He said inflation in Britain could jump to more than 5 per cent by early next year, noting that the Eurozone’s annual inflation rate came in at a record 4.9 per cent in November from 4.1 per cent the month before, and China’s factory gate prices surged a record 13.5 per cent.
“There are increasing signals that consumers are now feeling the pain,” he said.
Intertwined most closely with Hong Kong is mainland China, which supplies 25 per cent of the city’s imported food and 51 per cent of its fuel supplies.
There was panic buying of food by millions of mainland Chinese recently, after Beijing warned of a colder winter brought on by the so-called El Nina weather effect and advised people to stock up for the winter.
There were frenzied scenes of shoppers fighting for food, with some wheeling away entire pig carcasses from supermarkets, before the authorities urged calm and assured everyone that there was no imminent shortage.
Thomas Ng Wing-yan, chairman of the Hong Kong Food Council, an alliance of about 30 food related business groups, said there was no fear the city would run out either.
“Don’t panic, Hong Kong still has sufficient food supplies, it just costs more,” he said.
He said food prices in the city were generally up 10 per cent in July from the same month last year and if the pandemic did not stabilise globally, food costs could continue to rise.
Danny Lau Tat-pong, honorary chairman of the Hong Kong Small and Medium Enterprises Association, said his canned food business showed that higher inflation on the mainland had spilled into the city.
Mainland food producers had raised their factory-gate prices for canned food by as much as 15 per cent for beef products and 5 per cent for pork items.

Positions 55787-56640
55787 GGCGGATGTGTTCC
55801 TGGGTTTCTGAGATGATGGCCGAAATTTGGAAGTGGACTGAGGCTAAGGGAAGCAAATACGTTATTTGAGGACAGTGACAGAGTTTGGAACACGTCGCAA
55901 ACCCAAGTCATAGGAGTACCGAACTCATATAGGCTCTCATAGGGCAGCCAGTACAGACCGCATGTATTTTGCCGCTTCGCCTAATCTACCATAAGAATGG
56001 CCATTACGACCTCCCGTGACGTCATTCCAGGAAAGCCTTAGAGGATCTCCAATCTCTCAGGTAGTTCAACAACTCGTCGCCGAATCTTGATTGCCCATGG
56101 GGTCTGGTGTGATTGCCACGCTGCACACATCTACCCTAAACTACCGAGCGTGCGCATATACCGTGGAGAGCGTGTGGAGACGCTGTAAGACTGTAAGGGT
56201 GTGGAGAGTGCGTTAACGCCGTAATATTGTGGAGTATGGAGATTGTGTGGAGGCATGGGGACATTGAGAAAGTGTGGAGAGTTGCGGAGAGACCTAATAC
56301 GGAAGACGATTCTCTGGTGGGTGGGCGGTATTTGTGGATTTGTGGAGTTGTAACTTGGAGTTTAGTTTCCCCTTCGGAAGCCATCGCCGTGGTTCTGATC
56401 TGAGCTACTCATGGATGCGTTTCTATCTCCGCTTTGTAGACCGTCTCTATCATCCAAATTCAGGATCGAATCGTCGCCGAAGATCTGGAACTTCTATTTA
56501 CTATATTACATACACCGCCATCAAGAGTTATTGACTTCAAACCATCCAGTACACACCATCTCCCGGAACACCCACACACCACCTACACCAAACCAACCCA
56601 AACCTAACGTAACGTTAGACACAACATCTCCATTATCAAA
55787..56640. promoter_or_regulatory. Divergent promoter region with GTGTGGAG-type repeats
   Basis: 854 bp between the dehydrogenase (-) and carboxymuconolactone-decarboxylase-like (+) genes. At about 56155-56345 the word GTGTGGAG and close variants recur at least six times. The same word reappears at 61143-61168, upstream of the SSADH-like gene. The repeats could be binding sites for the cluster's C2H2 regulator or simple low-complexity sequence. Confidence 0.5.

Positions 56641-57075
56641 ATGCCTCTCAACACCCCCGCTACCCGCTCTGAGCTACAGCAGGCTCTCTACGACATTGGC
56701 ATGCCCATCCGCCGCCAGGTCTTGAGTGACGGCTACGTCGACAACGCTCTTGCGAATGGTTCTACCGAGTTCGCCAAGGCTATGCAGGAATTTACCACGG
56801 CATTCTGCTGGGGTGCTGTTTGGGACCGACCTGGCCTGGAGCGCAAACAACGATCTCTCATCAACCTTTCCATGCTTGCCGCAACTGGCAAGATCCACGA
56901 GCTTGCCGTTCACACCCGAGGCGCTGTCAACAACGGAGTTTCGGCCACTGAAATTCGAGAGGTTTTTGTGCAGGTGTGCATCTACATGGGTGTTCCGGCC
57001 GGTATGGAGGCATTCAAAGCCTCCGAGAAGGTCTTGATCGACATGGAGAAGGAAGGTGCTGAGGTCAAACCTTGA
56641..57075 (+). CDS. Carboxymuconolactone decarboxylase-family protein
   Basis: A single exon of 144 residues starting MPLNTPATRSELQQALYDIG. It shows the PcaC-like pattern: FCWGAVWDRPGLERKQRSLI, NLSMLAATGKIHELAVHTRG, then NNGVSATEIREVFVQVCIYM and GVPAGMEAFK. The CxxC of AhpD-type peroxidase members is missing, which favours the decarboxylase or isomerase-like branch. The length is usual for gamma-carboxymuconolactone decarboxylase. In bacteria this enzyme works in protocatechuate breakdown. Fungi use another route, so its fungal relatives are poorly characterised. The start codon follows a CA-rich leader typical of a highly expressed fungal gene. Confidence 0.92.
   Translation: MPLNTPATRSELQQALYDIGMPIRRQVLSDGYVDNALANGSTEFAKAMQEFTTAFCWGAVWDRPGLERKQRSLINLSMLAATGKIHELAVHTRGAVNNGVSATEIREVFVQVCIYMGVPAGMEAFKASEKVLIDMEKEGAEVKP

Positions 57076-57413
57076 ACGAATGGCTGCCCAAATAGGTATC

“We sense the producers are going to lift prices again, which is unusual, and we are writing to them to explain this is not a right time because of Hong Kong’s poor economic situation,” he said.
Yuen Cheong, chairman of the Hong Kong Imported Vegetable Wholesale Merchants Association, said a colder winter threatened to raise vegetable prices – which had already gone up – until Lunar New Year next February.
Costlier produce would mean bigger food bills all round, but he said: “We have no choice but to pass the higher costs to consumers.”
At the bustling Bowrington Road wet market in Causeway Bay, vendors have begun using a new strategy to ease the shock of rising prices to shoppers.
Instead of displaying vegetable prices by the catty (0.6kg), they mark them by the half catty as well. So spinach, for example, is on sale at HK$12 half a catty and HK$20 a catty. The prices of other vegetables are up too.
Beef prices have soared. The wholesale prices of US prime rib-eye has spiked by 52 per cent to a record of nearly US$20 per pound early this month from a year ago while the mid-quality rib-eye has risen by 33 per cent during the same period.
Joel Haggard, senior vice-president with the US Meat Export Federation, said restaurant operators and diners were feeling the impact of higher-priced Angus beef, Hongkongers’ favourite for hotpot or fine dining.
“We’ve had a number of phone calls from people who run restaurants, asking what they could do because rib-eyes cost more and they can’t keep changing the prices on the menu to reflect the cost increases,” he said.
Ng Fung Hong, the city’s sole importer of fresh beef from across the border, said the higher cost of raising cattle and robust demand on the mainland led to a surge in wholesale prices by 7.3 per cent in the first half of this year from last year, on top of the 5.9 per cent increase last year from 2019.
Even rice prices have gone up. According to Trade Industry Department statistics, retail prices of Chinese Yu Jien, a popular type of rice from China, jumped the most at 4.2 per cent in the third quarter of this year to HK$13.22 per kg compared with the first three months of the year.
This was followed by a 2 per cent rise in the price of Thai Fragrant rice to HK$13.70 per kg, and a 3.83 per cent rise in Vietnamese Fragrant rice to HK$10.83 per kg.